Ethics bill not the whole package, say pols
(Page 2 of 2)
By Adam Wisnieski
For Mr. Rivera, it doesn’t go far enough.
He said public campaign financing, rules governing donations to candidates during elections, should have been included. He also said redistricting reform — changing the rules governing the drawing of district lines to reflect population change over the last decade — should have been part of the package.
Mr. Dinowitz questioned the makeup of the new 14-member Joint Commission.
Comprising non-elected officials, six (three Republicans and three Democrats) will be appointed by the governor. Four Republicans and two Democrats will be appointed by legislative leaders.
“I just think that if there’s going to be this commission, it should look as independent as possible,” Mr. Dinowitz said, adding that the commission should allow independents or smaller parties like the Working Families party to appoint members.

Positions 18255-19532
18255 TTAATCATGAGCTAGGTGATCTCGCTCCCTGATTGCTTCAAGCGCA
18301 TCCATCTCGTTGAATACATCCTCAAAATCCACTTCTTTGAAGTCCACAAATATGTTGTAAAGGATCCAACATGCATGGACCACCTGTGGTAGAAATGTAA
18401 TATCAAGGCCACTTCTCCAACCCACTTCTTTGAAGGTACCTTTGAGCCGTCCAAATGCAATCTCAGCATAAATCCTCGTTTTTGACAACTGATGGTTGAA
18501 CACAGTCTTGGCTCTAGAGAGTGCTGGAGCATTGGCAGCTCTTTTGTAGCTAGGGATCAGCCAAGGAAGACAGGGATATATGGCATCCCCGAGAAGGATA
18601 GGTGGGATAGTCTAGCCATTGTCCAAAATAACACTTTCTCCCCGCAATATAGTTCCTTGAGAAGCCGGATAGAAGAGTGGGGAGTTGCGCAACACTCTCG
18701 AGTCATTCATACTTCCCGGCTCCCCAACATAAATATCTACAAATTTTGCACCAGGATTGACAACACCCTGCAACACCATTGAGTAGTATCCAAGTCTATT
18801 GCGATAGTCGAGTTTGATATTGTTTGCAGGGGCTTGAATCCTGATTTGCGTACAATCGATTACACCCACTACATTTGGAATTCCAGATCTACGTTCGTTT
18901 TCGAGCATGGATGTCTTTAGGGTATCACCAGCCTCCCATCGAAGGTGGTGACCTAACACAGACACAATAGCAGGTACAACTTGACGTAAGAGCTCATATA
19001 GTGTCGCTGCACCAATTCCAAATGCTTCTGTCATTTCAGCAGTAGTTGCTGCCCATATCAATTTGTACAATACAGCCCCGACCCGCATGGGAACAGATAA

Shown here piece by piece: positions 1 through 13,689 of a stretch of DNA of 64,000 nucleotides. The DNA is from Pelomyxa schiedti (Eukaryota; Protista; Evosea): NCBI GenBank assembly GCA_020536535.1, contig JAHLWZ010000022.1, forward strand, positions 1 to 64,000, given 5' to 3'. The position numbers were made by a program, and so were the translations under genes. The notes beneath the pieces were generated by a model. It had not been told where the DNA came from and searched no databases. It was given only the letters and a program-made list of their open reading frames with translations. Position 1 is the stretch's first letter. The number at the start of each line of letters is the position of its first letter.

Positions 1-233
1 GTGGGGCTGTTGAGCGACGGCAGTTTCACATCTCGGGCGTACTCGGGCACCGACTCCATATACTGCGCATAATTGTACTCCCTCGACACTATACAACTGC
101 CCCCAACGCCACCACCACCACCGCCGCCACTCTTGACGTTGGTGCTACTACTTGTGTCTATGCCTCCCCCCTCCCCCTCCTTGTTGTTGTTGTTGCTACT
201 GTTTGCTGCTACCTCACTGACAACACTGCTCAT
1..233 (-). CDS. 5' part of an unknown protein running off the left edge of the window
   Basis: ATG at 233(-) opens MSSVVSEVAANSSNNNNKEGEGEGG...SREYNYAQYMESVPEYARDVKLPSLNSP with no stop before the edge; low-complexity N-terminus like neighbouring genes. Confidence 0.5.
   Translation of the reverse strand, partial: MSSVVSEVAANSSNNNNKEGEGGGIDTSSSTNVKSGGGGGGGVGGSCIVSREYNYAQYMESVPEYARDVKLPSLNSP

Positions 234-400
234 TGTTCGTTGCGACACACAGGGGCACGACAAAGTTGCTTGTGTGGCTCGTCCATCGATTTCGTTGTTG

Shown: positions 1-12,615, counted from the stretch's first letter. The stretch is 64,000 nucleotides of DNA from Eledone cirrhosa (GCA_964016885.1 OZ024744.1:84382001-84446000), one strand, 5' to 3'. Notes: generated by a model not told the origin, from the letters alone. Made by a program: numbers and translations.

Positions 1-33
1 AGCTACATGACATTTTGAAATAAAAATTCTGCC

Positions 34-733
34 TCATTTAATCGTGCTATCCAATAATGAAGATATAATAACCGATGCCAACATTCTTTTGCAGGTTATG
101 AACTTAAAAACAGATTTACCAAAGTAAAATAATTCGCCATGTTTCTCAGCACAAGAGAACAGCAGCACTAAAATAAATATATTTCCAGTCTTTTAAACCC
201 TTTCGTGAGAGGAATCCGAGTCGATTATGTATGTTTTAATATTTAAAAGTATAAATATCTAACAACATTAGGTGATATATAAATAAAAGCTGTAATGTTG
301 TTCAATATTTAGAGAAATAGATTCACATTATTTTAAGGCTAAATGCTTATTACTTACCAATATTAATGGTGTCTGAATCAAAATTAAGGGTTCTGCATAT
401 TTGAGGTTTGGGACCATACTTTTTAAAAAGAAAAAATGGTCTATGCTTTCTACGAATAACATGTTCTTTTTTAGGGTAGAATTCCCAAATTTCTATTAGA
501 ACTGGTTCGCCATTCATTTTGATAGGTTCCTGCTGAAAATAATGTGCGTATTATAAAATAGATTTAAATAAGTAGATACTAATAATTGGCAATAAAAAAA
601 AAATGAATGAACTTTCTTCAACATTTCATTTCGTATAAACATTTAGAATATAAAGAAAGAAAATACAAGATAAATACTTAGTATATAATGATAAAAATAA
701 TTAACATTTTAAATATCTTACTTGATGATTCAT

He said the two-party appointed committee was probably the only way to get broad-based support to pass the bill.
Mr. Klein said Senate Majority Leader Dean Skelos insisted on this makeup to make sure one party couldn’t conduct a “witch hunt against another.”
The way the commission would vote for an ethics investigation has also been called into question.
Any two out of three governor’s appointments could block an investigation into a member of the executive branch, meaning that a vote of 12 to 2 in favor of the investigation could lose.
Similarly, three votes against conducting an investigation into a state legislator could block 11 votes in favor of an investigation.
Although legislators’ will have to reveal more about their outside incomes, Mr. Dinowitz said he doubts it will do anything to prevent ethically challenged elected officials from stealing money.
Keywordsethics bill, Gov. Andrew Cuomo, Public Integrity Reform Act, Joint Commission on Public Ethics, Sen. Pedro Espada Jr.,